Example search: Atlanta homes for sale, Atlanta houses for sale,  Atlanta condos for sale
if you fail to use a location, you’ll get the entire country and if you fail to put “for sale” you’ll get “for rent” and airbnb like options.

Negative Keywords

This is where the money is really made.  Inevitably as you’re running a campaign you’ll discover that Google has displayed your ad to the wrong searcher.   This is why you want to check your keyword search often.  Simply go to your Keywords tab and look for “Search Terms”  and you’ll see what everyone types in to find your ad.

Negative Keyword Match Examples

Example keyword: -square
Example search:  Any search that meets the above criteria, but can’t have the word “square” in it.  So even “square oval coffee tables” won’t show.

Example keyword:  -rent
Example search: Any search that meets the above criteria, but can’t have the word “rent” in it.  So even “atlanta homes for sale or rent” won’t show.

PPC 101 – Audience

The power of these type of ads is that you can narrow it down to your target demographic.   While Facebook offers a ton of options to target potential customers, Google only has a few but it’s still good enough to get lazer focused.   Google also tends to have buyer’s with a higher “buyer intent” than social media platforms like Facebook.

In other words, a customer searching on Google is looking for a solution to a problem whereas a Facebook user is being entertained and you interrupt that process with an ad.  Both can be effective.   Before jump into the list of what’s available, keep in mind that some of these are unknown.  Which essentially means you could inadvertently eliminate would be customers. Here’s a list of what you can target on Google Adwords.

Google Adwords Demographic Targeting Options

  • Location – You can target by city, zip, or do a radius around a specific location.
  • Age – You can target age ranges
  • Gender
  • Approximate Household Income – this is a new one and exciting.   It shows that Google is expanding.   The options include: “Top 10%,” “11-20%,” “21-30%,” “31-40%,” “41-50%,” “Lower 50%,” and “Unknown”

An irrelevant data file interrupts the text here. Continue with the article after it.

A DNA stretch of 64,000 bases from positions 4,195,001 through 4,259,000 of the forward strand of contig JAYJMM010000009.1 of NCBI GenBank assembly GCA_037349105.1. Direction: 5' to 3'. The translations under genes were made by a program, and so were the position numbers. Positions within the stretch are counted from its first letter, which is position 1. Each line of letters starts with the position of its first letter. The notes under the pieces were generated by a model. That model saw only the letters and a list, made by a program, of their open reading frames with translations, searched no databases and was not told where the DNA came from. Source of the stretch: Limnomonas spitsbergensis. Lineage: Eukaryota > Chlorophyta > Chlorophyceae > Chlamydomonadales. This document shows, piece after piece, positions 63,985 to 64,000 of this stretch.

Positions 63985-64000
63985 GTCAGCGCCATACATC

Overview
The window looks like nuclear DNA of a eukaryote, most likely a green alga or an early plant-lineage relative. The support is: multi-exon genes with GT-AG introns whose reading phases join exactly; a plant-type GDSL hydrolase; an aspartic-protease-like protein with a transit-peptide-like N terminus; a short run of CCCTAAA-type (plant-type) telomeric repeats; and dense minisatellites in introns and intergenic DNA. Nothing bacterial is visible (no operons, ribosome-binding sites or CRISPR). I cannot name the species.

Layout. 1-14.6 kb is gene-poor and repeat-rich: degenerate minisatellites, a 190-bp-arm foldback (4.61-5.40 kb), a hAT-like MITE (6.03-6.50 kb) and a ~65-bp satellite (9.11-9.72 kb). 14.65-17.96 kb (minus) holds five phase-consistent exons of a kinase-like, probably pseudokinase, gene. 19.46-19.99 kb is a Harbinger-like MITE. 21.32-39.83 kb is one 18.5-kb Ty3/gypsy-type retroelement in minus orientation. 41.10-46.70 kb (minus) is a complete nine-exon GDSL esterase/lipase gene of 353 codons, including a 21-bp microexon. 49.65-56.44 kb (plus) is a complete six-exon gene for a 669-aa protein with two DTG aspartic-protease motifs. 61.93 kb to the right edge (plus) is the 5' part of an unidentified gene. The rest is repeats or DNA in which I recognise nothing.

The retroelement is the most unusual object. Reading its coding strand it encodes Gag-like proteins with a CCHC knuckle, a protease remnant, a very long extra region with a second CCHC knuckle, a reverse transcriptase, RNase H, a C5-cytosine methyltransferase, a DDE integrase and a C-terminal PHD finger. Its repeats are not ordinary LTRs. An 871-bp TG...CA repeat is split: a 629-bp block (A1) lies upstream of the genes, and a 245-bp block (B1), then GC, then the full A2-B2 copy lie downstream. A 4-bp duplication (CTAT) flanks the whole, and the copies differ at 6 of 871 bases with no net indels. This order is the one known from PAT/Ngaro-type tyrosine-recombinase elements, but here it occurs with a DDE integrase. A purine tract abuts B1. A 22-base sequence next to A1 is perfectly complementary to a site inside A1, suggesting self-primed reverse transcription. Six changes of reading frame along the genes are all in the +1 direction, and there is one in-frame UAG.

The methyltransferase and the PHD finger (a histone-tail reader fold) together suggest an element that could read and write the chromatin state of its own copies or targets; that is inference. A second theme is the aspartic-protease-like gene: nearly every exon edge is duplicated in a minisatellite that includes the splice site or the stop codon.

• Parental Status

PPC 101 Ad Groups

This is the tab that houses your different “topical” ads.   So in our examples previously it could be a group for “oval coffee tables” and “square coffee tables” or “city homes for sale” and “city 2 homes for sale. ”

Key Tip!
Each “Ad group” should have a minimum of 2 ads.  This is really so you can test your ads and see which is most effective.  As you monitor your ads you can make subtle changes to one ad while the other one remains a constant.   

PPC 101 – Other Setting

There are a few other settings that are worth noting here.  They really don’t deserve a whole section devoted to them, but they are worth noting.

Campaign Type

Campaign type is confusing since it’s the same name as “campaign.”  What it means essentially is whether to show the ads to Google searchers or google “display” partners.   One is targeting searchers while the other is on websites that tend to be more for entertainment.   While this is not a hard and fast rule, generally speaking, small business owners should keep their ads set to Search Network and only use Display network for remarketing or branding.   There’s a few really awesome options for more advanced users but that’s outside the scope of this post.

Device Targeting

Pretty simple here, do you want to target mobile devices, desktops or tablets.   The best way to decide is to look at your landing page or the link you are sending the traffic to.  If it’s not mobile ready then exclude it.   Ask yourself if the webpage is a good experience on each device.

Bidding

There is an art to bidding.  In general, you should use a tool like SEMRUSH or Spyfu to help guide your bids and get you in the ballpark.   After a month or so of ad spend (the money you spend on ads), you’ll get a better idea and can adjust your bids.  In most cases, you’ll start a little high but need to move down so you can get a better ROI.

Tracking And Conversion

None of this is really worth doing if you can’t track it.  Sure you’ll get traffic and maybe even sales, but you won’t REALLY know how to good you are doing until you set up your conversion.   There are multiple ways to do this and Google Analytics and Adwords, unfortunately, handle this differently.  The good news is that you can connect the two.

Conversion Tag vs Conversion Page

How To Set Up Tracking

Both require the item to be loaded for it to work.   If you’re an e-commerce site you might use opt for the tag and conversion page so you can visualize your funnel better, not only that but it gives you more future options.

However, for many business owners, the idea of doing all this is a bit mind-numbing.    One simple way to track conversions is simply to track how many “Thank You” or “Success” pages are loaded.

Whether you are advanced or not, the process is pretty much the same to get it connected.  You simply copy and paste your analytics tracking to your site which can be done with most WordPress themes in the options settings.

Remarketing

The anatomy of a Killer Ad

 

To be continued.